Working in prison, I’ve grown to develop a new relationship to love, fear, hurt, compassion… This reading, shared by Awakin, provides such beautiful words to explain. As always, this is source of understanding, not justification.… More
After 18 years of incarceration, John Schimmel – a 2017 TEDx speaker – is out of prison! John came out of prison with big ambitions and goals: get his Masters, become a counselor and empower at-risk youth through motivational speaking. And he has good reasons to believe in these big dreams. John dedicated himself to his education and transformation and received four (yes, 4!!) Associate Degrees while in prison. He’s a TEDx speaker and was even featured, since his release, on KPBS describing his ambitions and determination.
John is a man with many reasons to aim high and not “settle” for anything below his ambitions, just like many of us are taught. And yet, he’s currently holding down two jobs: one washing cars at a rental car facility and the other picking up trash on the highway. Not quite the work we’d expect when working to become a counselor.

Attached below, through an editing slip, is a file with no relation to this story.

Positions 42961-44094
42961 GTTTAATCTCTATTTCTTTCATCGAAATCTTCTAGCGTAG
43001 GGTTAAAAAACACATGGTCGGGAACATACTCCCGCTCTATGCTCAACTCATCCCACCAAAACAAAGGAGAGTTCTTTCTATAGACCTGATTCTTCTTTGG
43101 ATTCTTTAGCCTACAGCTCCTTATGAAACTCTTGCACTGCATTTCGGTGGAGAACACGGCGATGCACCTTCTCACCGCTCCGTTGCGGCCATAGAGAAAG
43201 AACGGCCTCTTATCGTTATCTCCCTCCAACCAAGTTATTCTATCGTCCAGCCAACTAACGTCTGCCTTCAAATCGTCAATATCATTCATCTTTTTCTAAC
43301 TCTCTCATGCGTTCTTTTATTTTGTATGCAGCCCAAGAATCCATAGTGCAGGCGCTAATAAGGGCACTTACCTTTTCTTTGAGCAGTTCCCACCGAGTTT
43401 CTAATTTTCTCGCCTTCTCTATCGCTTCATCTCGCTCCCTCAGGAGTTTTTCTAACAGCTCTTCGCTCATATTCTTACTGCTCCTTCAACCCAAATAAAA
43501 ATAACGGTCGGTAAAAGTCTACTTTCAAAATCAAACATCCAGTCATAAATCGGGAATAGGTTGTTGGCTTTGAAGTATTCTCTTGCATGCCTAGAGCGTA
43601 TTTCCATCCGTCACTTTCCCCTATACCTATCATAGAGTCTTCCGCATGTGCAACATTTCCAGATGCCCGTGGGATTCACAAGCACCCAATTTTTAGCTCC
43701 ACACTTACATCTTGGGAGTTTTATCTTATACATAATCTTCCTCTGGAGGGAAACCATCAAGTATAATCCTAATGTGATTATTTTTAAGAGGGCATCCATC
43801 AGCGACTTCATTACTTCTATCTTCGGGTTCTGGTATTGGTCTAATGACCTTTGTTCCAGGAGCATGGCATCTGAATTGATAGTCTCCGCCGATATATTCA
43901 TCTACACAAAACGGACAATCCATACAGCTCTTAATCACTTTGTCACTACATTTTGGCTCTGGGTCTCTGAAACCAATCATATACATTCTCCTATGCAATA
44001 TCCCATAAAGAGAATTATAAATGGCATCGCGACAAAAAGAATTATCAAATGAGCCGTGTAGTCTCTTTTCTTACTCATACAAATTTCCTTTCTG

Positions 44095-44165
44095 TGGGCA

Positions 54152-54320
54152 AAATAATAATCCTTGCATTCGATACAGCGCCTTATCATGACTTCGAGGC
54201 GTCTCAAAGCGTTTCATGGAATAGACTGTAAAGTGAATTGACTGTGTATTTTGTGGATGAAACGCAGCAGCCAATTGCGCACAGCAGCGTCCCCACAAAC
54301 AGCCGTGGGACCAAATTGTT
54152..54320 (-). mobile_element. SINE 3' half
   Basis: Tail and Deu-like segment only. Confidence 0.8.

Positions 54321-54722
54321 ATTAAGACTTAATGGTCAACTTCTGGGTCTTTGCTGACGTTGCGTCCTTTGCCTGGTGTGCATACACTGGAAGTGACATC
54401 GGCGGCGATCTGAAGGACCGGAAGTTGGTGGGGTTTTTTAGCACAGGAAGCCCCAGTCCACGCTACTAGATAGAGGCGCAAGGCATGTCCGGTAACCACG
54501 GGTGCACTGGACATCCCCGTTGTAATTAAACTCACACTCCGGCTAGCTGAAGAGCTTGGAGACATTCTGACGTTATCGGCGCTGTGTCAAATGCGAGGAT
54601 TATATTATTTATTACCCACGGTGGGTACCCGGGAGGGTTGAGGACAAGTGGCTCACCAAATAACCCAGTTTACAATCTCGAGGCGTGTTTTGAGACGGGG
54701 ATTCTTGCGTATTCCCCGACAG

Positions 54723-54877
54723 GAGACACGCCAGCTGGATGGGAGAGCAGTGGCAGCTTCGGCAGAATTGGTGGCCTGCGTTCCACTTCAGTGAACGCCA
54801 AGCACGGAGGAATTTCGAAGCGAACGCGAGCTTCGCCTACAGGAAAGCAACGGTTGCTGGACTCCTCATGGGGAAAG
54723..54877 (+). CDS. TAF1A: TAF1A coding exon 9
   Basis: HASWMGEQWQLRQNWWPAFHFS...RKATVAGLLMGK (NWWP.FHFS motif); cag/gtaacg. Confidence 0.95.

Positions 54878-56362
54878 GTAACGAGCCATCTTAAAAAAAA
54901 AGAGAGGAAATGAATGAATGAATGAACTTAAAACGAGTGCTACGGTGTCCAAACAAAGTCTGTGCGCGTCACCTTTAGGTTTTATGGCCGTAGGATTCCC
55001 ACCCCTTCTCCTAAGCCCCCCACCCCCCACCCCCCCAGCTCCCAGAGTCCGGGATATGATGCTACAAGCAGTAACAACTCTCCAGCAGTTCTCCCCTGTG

And this is where John moved me with his humility. When we spoke about his next steps, John told me: “These jobs are temporary.” He added, “while I prepare my path to my Masters, these jobs are an opportunity for me to reengage with the outside world and to validate to myself that I am committed, dependable and trustworthy in this new environment.” John realizes that, at this stage, it’s not about the content of the jobs; it’s about the lessons they provide: forming the habit of holding a job, accountability, financial sustainability, and (re)learning the in’s and out’s of life outside the barbed wire.